2022 - one of the worst years ever...
While the S&P 500's 18.1% decline was painful, it was only the fourth-worst stock market year in the last 50 years, only half as bad as the 37% decline in 2008, and better than the 22.1% decline in 2002 and 25.9% decline in 1974.
Yet in each of those modern stock market routs, the value of 10-year Treasuries rose in conjunction, balancing out the losses in the stock market. However, those who were trying to limit volatility in a 60/40 portfolio in 2022 had a total loss of 18%.
That was the worst performance for the 60/40 portfolio dating back to 1937 when the 60/40 portfolio declined 20.7%, and the third worst in modern history (The worst was in 1931, with its 27.3% decline, as can be seen in following table):
So eventually the bond rout led to the worst returns for a 60/40 portfolio since 1937
As a reminder: Everything looked even worst in August and September 2022, but Q4-2022 was a strong turnaround in the equity markets. The following headline was published online at the End of August 2022:
But to come to a record-reading, let's take the official INFLATION-numbers also into account
when calculating the annual return:
Using all the same constraints I have, except inflation, the website A Wealth of Common Sense calculated that the drop in stocks and bonds was the third worst year for a 60/40 portfolio since the 1920s. First and second place go to the Great Depression's 27% and 20%.
To this, we compare our 60/40 portfolio's performance of -17%.
Not quite as bad, but still in third place, right?
But wait, what about the 7% inflation Americans experienced in 2022? That'd make their real return -24%. Still only in second place? Not once you adjust for deflation during the Great Depression…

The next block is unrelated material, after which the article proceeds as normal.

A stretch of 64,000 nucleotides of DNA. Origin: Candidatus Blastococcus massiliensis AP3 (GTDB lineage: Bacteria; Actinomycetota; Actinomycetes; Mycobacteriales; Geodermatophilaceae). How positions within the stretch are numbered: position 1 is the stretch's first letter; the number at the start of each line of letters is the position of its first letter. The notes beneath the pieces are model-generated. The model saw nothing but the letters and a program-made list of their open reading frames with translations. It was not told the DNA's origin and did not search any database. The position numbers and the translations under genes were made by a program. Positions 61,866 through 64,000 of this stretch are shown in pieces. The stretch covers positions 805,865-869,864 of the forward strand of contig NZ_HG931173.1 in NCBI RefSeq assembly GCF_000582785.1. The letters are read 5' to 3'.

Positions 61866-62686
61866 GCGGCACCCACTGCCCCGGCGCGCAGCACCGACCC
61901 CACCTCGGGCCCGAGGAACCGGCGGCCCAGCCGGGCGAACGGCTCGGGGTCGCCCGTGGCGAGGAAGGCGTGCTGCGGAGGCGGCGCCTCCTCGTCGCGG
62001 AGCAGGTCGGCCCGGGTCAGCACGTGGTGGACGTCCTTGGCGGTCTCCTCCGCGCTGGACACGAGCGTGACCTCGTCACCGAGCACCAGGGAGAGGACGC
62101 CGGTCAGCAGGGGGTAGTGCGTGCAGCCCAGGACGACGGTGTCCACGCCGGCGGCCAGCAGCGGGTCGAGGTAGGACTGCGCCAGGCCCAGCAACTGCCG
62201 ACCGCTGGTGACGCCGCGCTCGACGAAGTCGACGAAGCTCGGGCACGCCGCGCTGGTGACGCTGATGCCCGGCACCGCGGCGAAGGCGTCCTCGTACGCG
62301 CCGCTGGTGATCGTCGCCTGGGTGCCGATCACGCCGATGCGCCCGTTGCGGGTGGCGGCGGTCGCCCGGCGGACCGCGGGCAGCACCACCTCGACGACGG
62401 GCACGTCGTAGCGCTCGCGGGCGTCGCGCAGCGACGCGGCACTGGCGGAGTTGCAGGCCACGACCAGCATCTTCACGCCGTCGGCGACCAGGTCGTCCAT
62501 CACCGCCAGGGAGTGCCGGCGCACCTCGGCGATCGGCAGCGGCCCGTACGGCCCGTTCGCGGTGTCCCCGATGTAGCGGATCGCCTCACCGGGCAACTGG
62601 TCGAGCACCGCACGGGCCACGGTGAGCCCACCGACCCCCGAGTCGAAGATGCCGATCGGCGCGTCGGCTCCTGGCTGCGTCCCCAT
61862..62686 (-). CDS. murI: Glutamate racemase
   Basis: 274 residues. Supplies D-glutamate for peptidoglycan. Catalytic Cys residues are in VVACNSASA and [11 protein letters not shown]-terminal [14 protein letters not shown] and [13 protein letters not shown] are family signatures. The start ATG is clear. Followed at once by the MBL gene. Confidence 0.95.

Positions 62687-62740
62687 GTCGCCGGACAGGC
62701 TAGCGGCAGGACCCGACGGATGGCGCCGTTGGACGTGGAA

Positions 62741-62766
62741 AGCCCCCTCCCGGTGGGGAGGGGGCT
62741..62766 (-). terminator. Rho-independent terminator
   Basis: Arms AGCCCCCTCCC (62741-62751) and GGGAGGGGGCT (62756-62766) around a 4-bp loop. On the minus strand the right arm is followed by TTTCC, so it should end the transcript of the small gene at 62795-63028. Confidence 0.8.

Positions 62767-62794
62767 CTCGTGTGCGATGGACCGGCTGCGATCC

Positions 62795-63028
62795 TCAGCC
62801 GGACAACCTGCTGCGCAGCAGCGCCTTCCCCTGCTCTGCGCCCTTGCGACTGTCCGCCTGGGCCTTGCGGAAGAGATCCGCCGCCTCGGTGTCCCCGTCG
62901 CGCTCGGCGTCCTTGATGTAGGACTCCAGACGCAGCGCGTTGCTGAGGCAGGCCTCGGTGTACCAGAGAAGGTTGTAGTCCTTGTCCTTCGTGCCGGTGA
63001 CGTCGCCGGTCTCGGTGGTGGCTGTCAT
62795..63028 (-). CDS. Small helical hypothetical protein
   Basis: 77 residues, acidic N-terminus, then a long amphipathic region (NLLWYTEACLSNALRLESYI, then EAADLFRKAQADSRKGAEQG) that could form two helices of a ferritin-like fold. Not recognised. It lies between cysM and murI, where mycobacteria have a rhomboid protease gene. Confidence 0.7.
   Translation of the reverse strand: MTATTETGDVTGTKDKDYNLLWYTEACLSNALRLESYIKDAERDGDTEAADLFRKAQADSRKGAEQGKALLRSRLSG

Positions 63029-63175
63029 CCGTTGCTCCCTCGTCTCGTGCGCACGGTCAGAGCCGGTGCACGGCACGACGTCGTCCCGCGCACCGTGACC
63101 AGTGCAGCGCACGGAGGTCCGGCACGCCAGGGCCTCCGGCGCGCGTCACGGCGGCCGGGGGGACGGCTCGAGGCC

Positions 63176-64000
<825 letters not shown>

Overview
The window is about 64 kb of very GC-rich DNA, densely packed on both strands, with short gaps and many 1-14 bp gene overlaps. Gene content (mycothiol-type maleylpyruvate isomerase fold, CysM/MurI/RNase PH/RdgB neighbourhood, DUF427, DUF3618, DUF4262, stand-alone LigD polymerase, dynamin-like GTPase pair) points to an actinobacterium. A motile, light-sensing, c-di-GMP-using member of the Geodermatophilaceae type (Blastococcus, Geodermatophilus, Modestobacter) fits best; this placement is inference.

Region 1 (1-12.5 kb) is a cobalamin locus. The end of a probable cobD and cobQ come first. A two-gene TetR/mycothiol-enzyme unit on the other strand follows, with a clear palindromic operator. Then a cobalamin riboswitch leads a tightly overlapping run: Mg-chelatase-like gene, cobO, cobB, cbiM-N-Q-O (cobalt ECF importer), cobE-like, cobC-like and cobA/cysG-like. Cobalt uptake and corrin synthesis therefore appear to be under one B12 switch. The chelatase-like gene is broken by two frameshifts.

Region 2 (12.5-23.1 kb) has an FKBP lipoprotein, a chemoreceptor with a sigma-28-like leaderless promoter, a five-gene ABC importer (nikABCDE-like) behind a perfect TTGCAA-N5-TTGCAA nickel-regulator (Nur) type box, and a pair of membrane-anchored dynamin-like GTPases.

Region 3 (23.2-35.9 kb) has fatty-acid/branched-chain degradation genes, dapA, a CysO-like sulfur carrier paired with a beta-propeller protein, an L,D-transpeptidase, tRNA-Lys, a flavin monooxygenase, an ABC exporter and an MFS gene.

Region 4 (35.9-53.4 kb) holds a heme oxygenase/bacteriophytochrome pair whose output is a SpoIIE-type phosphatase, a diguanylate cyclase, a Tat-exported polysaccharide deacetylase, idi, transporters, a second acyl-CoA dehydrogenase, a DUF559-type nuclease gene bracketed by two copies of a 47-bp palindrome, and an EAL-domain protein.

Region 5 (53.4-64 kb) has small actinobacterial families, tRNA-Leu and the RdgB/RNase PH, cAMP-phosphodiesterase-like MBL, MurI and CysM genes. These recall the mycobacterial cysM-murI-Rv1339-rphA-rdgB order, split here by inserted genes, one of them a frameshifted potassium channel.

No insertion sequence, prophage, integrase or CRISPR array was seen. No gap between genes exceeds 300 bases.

According to the Minneapolis Federal Reserve, US inflation in 1931 was -8.9%.
No doubt this sounds apocalyptic... if you have an education in economics and your spouse does the shopping. For the rest of us, falling prices are quite good. They left US 60/40 investors with an 18% loss in real terms in 1931, for example.
Which is a lot less dramatic than the inflation-adjusted 24% losses of 2022.
LAST (but not least), or:
Let's end this piece on a good note :-)
When both stocks and bonds decline, here's what happens next; Since 1928, there have been only four other years in which both the S&P 500 and the 10-year Treasury bond each fell in value.
So how do these assets usually perform the following year? Fortunately, the record looks pretty good:
We came into the year 2023 and as history suggested a tolerable Minus 8% had to be expected if everything would go down again..
But eventually we are now sitting here now (12th April 2023) on an S&P 500-level of ca. 4,100 points.
Pretty neat :-)
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